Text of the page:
Armed Forces News

Soldiers who are new parents now will be given more time off. Under a directive issued by Army Secretary Mark T. Esper on Jan. 22, the change does not apply to soldiers who have given birth. They are considered primary caregivers. As such, they already get 12 or more weeks of non-chargeable maternity leave. The new policy is retroactive to Dec. 23, 2016, and brings the Army in line with parental-leave guidelines of the other armed services.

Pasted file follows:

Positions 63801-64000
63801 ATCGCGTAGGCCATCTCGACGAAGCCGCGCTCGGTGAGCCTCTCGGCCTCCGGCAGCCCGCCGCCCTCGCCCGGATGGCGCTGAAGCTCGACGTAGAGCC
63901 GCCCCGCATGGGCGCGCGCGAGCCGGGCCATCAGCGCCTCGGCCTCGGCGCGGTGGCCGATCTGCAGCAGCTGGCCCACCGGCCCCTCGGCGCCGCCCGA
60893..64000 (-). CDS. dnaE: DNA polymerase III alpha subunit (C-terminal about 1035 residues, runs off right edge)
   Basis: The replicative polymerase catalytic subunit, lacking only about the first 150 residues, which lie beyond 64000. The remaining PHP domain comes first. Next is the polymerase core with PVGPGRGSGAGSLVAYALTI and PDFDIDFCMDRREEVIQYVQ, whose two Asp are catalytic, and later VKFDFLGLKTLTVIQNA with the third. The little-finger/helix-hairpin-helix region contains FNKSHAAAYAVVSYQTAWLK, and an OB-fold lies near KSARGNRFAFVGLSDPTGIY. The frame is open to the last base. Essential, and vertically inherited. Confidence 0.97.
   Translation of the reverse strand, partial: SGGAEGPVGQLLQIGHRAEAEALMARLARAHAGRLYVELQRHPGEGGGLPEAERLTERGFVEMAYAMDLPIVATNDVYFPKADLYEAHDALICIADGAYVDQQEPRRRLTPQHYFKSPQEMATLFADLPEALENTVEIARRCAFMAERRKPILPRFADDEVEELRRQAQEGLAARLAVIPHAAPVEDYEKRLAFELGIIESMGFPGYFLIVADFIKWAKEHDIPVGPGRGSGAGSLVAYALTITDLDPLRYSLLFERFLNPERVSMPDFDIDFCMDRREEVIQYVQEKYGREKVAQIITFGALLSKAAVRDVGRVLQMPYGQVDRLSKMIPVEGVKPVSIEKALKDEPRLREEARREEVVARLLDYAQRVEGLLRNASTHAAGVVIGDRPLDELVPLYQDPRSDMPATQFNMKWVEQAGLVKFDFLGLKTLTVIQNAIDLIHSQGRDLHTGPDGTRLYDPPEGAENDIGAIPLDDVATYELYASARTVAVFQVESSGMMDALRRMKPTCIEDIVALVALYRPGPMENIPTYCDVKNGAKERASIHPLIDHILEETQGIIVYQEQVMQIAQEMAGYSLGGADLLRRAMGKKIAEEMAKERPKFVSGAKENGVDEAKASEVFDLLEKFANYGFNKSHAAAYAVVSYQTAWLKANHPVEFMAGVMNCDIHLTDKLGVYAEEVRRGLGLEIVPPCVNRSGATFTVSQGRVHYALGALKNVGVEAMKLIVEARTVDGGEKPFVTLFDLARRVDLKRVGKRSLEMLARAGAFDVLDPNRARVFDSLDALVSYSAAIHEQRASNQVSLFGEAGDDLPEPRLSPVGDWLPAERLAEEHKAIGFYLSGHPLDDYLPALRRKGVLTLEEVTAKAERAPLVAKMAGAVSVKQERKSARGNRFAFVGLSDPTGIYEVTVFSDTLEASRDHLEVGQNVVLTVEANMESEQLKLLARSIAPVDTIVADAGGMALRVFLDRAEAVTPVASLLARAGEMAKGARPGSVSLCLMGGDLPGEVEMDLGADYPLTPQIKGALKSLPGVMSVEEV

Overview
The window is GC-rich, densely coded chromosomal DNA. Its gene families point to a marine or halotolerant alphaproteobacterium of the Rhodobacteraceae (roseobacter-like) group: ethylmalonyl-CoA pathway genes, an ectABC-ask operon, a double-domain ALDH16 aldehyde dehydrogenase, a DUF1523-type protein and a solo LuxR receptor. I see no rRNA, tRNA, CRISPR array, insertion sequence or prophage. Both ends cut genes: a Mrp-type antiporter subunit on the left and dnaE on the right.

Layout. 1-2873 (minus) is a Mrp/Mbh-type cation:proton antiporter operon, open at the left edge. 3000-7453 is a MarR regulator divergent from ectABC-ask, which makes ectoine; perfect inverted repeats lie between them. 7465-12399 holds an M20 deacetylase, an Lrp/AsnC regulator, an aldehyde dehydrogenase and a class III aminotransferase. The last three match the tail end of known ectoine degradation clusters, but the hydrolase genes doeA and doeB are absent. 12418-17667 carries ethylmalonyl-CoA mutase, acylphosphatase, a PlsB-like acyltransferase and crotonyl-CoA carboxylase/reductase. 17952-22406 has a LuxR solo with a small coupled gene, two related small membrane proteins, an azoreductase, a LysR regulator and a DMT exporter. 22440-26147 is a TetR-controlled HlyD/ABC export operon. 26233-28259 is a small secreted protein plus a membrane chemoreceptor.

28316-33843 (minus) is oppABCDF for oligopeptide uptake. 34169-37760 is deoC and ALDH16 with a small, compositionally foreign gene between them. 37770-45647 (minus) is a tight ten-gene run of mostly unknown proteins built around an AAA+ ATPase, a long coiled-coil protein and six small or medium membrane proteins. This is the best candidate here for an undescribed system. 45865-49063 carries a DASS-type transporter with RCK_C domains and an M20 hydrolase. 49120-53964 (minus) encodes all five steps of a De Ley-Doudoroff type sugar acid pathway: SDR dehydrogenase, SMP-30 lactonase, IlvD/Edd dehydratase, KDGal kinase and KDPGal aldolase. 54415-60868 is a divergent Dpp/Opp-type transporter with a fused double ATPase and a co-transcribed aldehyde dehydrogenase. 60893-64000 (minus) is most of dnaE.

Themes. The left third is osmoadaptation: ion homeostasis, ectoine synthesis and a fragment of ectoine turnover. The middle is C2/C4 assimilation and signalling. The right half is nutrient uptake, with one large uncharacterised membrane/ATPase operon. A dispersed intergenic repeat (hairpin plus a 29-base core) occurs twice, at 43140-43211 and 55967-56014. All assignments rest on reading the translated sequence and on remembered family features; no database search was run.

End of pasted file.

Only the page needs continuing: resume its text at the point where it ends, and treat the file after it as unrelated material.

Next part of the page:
Soldiers who are considered to be secondary caregivers now can receive up to “a total of 42 days or no more than 21 days” of non-chargeable leave, which they must use within 18 months of the birth or adoption of a child.
In instances where a soldier is married to another soldier, one parent can be considered a primary caregiver and the other a secondary caregiver.
Soldiers who give birth and require convalescent leave can do so, provided they have a written diagnosis by their care provider and their commander’s approval. Such leave is limited to six weeks and must be taken immediately, unless otherwise specified. Other provisions and conditions apply.